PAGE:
And now for the news!
This week in the world of self-publishing:
NaNoWriMo. Over the coming weeks, you’ll be seeing the buzz over this annual tradition–National Novel Writing Month–begin to cascade through your literary networks, then build to a crescendo over the month of November. We’ll be following its progress–and your progress–here on Self Publishing Advisor, in hopes that we can provide yet another resource to assist you in reaching your writing goals, even if they have nothing at all to do with NaNoWriMo itself and the nonprofit organization which has brought it to such international acclaim. After all, the same tips and tricks which help NaNoWriMo participants are the same tips and tricks that all authors need to brush up on every now and again!
“As a NaNoWriMo lover and participant for the last six years, I’ve only ever once completed and won the challenge. Even though I went to college for creative writing and try to write every single day, I still find this competition incredibly difficult. It doesn’t matter if you’ve won the contest multiple times or this year will be your first go, it’s always a new experience and one you’ll have to start preparing for.”
Thus, Weiss presents the titular ten tips, which include (but are not limited to): Using a journal, scheduling your writing times, setting a fun weekly goal, joining a local or digital writing club, and creating an inspiration board. Weiss’s article reads in many ways like a cross between a pep talk and a training session on how to bypass the dreaded Writer’s Block, and I definitely recommend taking a look–even if you’re confronting the dreaded beast outside the parameters of NaNoWriMo. Click the link for the full piece!
If you needed any additional motivation to move forward with either your latest writing project or your plans for NaNoWriMo, this article by Crissi Langwell of The Press Democrat a few days ago lays out a more specific groundwork for making good on your inspiration. Like Alex Weiss, Langwell has participated in NaNoWriMo for a number of years, and her recommendations are born out of that experience. With four published books under her belt, writes Langwell, “my writing process has been affected by this fast-paced way of penning a novel.” Her top recommendations? Plan ahead. (“I know there are writers out there that swear by “pantsing” […] But if you are just starting out as a writer, plotting is the way to go.”) Find ways to make writing your priority. (“Whatever time you like for writing, make that time sacred. No TV. No cellphone. No Facebook. No family. Just you and your story, making things happen. And? Never give up. (“If you throw in the towel before the month is over, you’ll only have regrets. Keep plugging away. Trust me, your whole world will be changed once Dec. 1 is here.”) Sounds like good advice to me. For more of it, check out Langwell’s full piece at the link.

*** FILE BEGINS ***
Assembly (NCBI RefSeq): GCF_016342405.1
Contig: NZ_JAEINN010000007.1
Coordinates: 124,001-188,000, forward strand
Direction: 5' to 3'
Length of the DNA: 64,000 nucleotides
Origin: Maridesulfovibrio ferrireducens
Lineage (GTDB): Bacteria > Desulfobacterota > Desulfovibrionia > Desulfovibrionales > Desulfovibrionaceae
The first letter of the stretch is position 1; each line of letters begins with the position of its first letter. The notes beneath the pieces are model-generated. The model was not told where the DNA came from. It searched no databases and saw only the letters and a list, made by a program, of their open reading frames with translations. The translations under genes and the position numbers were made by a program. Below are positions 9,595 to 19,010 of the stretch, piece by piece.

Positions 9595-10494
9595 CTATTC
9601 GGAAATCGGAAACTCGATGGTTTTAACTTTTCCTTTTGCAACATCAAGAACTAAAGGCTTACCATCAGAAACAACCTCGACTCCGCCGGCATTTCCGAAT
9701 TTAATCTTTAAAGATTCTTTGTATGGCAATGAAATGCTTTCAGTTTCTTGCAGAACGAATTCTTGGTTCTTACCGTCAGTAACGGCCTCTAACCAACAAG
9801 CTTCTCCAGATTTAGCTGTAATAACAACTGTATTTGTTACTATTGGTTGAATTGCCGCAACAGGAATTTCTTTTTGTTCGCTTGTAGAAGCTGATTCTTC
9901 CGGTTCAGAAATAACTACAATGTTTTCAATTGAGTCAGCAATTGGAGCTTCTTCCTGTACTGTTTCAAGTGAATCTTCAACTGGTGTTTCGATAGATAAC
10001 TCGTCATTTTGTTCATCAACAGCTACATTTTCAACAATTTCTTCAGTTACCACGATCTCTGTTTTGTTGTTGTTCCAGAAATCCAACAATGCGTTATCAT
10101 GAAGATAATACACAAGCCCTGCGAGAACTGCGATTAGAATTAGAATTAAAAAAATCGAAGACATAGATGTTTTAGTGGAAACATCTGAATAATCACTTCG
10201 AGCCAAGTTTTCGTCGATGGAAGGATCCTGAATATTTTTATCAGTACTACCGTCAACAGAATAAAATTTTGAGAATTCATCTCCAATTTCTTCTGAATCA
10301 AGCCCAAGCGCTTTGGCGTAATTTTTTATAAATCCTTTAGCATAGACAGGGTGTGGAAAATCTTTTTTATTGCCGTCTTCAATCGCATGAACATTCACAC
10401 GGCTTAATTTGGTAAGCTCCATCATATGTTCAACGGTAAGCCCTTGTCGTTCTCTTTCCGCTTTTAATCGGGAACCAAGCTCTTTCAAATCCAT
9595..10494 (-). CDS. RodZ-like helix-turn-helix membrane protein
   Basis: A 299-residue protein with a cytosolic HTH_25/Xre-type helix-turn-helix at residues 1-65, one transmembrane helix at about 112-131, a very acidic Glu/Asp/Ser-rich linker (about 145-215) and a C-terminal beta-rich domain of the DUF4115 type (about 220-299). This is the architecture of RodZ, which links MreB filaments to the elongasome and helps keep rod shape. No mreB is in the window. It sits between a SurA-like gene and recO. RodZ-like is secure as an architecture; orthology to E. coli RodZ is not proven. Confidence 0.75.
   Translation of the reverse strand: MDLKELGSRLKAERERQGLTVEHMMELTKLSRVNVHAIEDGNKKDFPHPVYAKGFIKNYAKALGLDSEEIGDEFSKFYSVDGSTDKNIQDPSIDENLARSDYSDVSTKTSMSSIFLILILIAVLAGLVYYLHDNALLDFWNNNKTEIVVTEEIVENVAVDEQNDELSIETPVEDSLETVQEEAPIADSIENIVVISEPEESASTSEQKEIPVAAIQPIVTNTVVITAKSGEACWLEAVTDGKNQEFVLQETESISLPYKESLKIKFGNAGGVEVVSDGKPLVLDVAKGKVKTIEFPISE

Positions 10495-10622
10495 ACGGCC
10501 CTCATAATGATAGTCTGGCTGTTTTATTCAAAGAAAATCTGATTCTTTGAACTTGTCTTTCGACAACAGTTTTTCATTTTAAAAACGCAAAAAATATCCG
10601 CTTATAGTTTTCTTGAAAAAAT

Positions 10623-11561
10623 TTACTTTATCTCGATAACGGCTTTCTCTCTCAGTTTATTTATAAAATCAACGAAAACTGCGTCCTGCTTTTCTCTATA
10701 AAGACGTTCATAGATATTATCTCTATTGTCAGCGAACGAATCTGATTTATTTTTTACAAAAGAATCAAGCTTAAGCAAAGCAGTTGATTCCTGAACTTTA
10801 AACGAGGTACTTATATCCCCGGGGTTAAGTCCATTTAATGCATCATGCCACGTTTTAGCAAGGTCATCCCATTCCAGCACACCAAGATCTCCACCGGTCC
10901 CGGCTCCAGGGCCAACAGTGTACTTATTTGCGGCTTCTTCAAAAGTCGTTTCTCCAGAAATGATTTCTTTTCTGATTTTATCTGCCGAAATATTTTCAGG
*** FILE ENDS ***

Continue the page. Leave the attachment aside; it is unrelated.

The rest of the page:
Have I mentioned that NaNoWriMo is a global phenomenon? It is. And as this article from the Tri-Cities community section of the Chicago Tribune points out, this event is “not just a funny sounding word” but a bona-fide movement, and one in which otherwise typical “suburbanites will forgo their favorite TV shows, refuse to return phone calls, skip meals, and bypass sleep if they have to; in an effort to sync their brains to the rate in which they type; to free their thoughts from the constraints of their psyche.” This particular article, which points readers to specific “sprints” and other novel-writing workshops taking place in libraries in the Tri-Cities area, is just one of hundreds out there laying out the possibilities for you if you want to write in the company of others this November. As various of these articles point out, writing with others is one great way to keep ourselves accountable and maintain our forward momentum, so it’s well worth taking a moment to hop online and check to see if your local public library is offering NaNo-related events next month. Mine is, my parents’ is, and my siblings’ libraries are too. The larger the city, the more likely they will be involved, but even some tiny rural libraries are getting on board. And remember–your library won’t know they have an interested group of writers nearby if nobody alerts them! You might be the first to reach out, but I guarantee you’re not alone. If you’re an aspiring facilitator, this might even be a great opportunity to offer your services to the community in hosting a writing sprint!
As a self-publishing author, you may find it helpful to stay up-to-date on the trends and news related to the self-publishing industry. This will help you make informed decisions before, during and after the self-publishing process, which will lead to a greater self-publishing experience. To help you stay current on self-publishing topics, simply visit our blog every Monday to find out the hottest news. If you have other big news to share, please comment below.